WASHINGTON (JTA) — Israel’s security agencies said they would use “all the means that are at our disposal” to combat violence by settlers in the wake of West Bank riots that left one Palestinian dead and dozens injured.
They pledged to use a tactic generally reserved for Palestinian terror suspects in order to stop the riots.
“These attacks contradict every moral and Jewish value; they constitute, in every way, nationalist terrorism, and we are obliged to fight them,” read the joint statement, released on Saturday by the Israel Defense Forces, Israel Police and Shin Bet security agency, which said they “are committed to continuing to operate with determination and using all the means that are at our disposal to maintain security and the law in Judea and Samaria,” the Israeli government’s tern for the West Bank.
The statement constitutes one of the Israeli military’s strongest condemnations of violence against Palestinian civilians, and was one of a few recent indications that the state intends to crack down on lawbreaking by settlers following Palestinian terror attacks. The White House has also condemned settler violence and urged Israel to hold the perpetrators accountable.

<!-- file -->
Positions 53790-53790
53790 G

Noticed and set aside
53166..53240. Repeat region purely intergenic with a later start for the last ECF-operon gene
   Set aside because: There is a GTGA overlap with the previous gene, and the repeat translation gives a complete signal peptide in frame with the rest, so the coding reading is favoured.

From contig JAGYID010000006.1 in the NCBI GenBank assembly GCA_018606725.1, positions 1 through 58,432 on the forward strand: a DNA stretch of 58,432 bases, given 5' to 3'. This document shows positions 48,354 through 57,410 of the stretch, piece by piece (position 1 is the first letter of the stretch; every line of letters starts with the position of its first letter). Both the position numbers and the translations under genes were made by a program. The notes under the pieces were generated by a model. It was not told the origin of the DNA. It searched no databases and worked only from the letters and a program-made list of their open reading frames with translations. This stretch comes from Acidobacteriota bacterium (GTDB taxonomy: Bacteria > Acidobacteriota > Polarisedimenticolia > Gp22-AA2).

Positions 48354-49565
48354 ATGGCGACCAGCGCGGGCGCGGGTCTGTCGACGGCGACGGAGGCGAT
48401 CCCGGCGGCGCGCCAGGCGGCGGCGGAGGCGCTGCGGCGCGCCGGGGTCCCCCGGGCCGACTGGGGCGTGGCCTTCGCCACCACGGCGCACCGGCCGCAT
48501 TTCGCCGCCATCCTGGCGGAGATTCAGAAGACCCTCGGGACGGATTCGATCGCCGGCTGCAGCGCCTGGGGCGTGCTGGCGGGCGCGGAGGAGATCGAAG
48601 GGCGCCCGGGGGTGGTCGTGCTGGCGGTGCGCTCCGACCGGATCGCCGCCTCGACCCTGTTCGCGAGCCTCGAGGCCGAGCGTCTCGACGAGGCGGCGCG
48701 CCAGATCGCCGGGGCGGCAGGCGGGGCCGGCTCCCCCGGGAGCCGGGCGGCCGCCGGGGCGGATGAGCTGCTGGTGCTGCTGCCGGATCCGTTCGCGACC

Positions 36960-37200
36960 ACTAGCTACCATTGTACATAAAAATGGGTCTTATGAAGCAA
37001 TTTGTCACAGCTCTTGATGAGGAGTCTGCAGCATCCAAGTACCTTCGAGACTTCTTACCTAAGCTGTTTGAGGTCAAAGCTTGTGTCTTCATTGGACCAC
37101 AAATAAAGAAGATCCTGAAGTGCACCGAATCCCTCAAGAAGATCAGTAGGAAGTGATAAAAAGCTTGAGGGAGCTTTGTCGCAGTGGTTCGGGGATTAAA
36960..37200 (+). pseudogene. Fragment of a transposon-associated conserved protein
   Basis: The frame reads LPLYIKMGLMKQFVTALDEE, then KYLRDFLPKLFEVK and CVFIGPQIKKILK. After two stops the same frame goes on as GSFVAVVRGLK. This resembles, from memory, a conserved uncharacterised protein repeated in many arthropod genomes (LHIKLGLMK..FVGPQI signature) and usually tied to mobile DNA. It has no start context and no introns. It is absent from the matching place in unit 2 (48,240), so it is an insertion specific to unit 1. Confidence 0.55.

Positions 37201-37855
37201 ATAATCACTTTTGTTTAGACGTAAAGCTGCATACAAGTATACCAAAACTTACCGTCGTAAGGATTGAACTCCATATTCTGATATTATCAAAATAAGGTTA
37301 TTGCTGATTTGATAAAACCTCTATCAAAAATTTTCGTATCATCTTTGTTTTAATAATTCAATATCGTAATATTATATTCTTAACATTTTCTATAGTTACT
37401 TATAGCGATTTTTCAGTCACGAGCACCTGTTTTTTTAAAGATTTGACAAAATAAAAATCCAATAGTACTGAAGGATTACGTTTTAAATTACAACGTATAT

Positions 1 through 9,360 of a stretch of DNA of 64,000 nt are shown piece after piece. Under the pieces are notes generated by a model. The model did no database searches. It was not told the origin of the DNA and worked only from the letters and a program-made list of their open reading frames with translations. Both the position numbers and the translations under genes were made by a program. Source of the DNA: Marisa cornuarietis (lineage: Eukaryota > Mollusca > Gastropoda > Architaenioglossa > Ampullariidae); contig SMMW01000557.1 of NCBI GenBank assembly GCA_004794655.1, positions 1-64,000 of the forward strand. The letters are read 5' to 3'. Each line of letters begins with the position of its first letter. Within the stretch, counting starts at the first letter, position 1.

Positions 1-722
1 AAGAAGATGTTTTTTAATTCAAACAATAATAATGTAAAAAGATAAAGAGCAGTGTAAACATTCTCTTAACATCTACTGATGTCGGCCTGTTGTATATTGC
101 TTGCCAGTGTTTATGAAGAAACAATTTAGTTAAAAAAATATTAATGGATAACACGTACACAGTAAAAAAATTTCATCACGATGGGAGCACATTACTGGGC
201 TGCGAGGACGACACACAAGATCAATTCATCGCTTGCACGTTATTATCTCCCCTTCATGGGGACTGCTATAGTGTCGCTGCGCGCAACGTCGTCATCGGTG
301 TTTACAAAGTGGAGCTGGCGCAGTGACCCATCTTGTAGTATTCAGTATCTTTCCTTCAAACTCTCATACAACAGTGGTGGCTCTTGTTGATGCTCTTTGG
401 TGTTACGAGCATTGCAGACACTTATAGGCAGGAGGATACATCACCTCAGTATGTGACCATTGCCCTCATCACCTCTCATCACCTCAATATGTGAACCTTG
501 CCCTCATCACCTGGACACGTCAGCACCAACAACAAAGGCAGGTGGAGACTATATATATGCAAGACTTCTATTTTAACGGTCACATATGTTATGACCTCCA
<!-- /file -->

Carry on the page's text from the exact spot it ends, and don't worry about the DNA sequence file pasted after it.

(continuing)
“I strongly condemn the violence perpetrated against residents of the village of Umm Safa, including the burning of houses and vehicles,” Defense Minister Yoav Gallant said. “This is not our way of life.” He said he had “given a clear directive to our troops to maintain order and stability, and to prevent acts of violence perpetrated by civilians in the area.”
Israel is responding to recent Palestinian terror attacks by advancing the construction of thousands of homes in West Bank settlements. But on Sunday, Prime Minister Benjamin Netanyahu inveighed against settlement building that is not authorized by the Israeli government. He criticized “calls to grab land illegally, and actions of grabbing land illegally” the West Bank — a reference to comments by Itamar Ben-Gvir, the far-right national security minister, who urged settlers to “run to the hills.”
Israeli government data has shown that settler violence has increased in recent years, and it has drawn attention amid an escalation of violence in the West Bank and Jerusalem that has killed dozens of Israelis and more than 100 Palestinians this year. Following a Palestinian terror attack in February that killed two Israeli brothers, settlers rioted in the Palestinian West Bank village of Huwara, torching cars and buildings and injuring dozens.
Similar riots erupted throughout the past week, including on Saturday, following a Palestinian terror attack on Tuesday at the Israeli settlement of Eli that killed four Israelis, including two children, and injured four. One Palestinian was killed and dozens have been injured in the riots. Earlier in the week, an Israeli military raid against suspected terrorists in the Palestinian city of Jenin killed six and injured more than 90, while eight Israeli soldiers were injured by Palestinian militants.